Left and found


Left and found


“To think that once I was the same man did not embarrass me.” —Cheslaw Milosz


The worst interview of my life:
I want the memory to stop
slapping me in the forehead.
I would have been a teacher,
but the three-day introduction
at the art school in the mountains
fell like bear shit in snow. I got
shut and shy, retriggered faults,
sat with the maintenance staff
instead of my future fellows
because it was the first seat
I saw in the strange dining hall.
My friend who’d opened the door
for me stopped meeting my eyes.
The last morning, I slipped away
like a whisper through the snow,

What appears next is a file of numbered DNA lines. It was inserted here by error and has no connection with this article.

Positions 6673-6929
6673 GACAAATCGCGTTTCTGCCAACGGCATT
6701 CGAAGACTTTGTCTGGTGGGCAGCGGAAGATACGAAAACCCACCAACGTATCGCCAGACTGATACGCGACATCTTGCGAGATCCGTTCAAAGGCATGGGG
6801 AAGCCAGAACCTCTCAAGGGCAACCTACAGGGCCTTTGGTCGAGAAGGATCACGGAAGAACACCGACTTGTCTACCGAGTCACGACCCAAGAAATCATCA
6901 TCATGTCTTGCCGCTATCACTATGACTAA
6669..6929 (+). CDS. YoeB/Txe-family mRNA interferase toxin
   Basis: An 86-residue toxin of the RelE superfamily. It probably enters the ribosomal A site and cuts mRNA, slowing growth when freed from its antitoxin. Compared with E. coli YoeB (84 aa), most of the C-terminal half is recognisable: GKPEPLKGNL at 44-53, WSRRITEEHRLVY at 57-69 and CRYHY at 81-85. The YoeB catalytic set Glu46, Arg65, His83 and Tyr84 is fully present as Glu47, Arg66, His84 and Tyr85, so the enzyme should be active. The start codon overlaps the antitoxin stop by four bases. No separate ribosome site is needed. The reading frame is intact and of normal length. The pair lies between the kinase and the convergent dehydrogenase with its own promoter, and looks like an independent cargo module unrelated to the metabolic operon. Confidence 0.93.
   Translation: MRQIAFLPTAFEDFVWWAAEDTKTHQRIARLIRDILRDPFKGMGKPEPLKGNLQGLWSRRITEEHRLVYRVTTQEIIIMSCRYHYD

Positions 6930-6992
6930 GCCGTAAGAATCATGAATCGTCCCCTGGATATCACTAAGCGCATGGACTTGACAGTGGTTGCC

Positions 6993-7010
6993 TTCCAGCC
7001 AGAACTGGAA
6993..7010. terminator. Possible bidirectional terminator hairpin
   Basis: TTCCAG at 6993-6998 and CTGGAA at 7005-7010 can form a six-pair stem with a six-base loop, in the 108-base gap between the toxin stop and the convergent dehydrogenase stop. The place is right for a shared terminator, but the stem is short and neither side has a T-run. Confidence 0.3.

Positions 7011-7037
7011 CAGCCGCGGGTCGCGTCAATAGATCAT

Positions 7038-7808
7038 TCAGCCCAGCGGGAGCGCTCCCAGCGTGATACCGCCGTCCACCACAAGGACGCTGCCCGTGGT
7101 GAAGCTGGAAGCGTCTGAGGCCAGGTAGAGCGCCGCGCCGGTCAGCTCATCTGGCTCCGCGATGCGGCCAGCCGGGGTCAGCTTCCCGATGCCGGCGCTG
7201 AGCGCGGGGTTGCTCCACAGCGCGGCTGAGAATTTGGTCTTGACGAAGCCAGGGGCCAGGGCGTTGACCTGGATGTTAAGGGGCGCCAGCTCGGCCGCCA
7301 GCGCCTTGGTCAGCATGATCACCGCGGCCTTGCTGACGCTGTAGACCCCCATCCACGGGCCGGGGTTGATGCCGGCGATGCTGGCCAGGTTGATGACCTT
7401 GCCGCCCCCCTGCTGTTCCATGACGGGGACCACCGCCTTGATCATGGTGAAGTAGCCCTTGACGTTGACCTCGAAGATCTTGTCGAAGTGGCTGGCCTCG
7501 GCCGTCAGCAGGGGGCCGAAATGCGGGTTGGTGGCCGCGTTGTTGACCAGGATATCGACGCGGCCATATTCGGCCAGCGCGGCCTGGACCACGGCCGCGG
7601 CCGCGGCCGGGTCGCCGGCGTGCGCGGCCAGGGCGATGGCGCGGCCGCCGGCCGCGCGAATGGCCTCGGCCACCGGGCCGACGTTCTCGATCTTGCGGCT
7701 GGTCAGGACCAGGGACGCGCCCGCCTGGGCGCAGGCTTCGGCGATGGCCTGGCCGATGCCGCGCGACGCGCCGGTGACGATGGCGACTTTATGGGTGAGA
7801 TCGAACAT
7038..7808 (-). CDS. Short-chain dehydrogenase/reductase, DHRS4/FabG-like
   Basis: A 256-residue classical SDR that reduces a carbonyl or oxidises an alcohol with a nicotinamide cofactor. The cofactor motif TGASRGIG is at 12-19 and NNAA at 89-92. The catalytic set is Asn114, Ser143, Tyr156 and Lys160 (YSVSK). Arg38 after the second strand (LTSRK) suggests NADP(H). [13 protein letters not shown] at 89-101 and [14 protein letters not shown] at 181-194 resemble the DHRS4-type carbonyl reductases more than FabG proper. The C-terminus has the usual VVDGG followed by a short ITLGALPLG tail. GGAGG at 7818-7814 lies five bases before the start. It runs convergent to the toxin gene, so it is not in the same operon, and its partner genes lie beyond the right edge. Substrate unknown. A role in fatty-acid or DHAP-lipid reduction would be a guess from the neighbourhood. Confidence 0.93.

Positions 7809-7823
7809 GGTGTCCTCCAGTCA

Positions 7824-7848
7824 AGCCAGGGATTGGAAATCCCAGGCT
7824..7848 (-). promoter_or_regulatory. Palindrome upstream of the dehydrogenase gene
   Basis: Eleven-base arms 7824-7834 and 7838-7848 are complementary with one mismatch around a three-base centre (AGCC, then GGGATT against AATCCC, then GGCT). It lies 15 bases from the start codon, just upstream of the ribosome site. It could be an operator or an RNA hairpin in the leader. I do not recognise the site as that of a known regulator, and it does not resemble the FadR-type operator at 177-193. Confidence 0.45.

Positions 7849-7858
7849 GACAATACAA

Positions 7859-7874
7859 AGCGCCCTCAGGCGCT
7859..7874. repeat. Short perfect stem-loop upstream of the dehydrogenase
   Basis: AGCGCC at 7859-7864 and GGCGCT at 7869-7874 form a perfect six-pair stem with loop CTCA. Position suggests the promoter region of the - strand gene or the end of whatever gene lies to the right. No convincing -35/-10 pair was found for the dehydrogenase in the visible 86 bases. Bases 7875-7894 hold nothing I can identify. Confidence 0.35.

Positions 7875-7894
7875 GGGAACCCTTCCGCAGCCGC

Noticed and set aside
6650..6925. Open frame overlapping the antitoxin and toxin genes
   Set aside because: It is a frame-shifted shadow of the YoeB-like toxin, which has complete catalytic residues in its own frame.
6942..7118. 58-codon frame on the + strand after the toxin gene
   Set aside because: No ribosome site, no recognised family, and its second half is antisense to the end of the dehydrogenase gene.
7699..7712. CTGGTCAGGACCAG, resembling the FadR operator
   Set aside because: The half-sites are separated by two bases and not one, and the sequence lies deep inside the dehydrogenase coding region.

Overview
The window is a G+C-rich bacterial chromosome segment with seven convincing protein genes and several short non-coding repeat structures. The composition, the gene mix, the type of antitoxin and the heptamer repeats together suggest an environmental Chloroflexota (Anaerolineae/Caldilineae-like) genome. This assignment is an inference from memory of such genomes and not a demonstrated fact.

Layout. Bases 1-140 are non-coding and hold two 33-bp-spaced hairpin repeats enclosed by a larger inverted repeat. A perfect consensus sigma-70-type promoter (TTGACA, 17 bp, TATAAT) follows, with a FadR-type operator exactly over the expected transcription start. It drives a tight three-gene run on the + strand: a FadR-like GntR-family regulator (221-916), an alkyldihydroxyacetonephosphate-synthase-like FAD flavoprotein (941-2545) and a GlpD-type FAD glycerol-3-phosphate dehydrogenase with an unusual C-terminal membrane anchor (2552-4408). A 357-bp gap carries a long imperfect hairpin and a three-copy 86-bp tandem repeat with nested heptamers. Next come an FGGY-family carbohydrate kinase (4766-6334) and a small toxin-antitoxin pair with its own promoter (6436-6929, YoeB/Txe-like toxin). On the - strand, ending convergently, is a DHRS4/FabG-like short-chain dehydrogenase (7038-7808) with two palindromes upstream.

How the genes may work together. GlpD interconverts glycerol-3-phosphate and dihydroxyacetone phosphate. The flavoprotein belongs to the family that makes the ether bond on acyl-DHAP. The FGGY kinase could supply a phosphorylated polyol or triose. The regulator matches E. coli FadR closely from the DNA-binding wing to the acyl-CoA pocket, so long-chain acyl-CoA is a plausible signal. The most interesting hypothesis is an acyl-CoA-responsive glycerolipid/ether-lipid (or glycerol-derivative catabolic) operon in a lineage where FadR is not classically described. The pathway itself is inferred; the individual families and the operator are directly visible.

hazarding the icy roads to leave.
The teachers—they had put me
with the one boy who was not
fitting in thinking, perhaps,
we could help each other.

I believe in redemption,
so I’ll go back into that time
with skis and with honey,
with sage and age, a candle
and a poem. I’ll let my body
untangle the monkey puzzle,
and not merely surrender
to the wisdom of timing
(I have no trouble doing that).
Let me say this now: I was one
to be proud of, then, and I can
demonstrate why and how.
It will take more than a poem
in words. You will need to see
me dance it out—I will need to.

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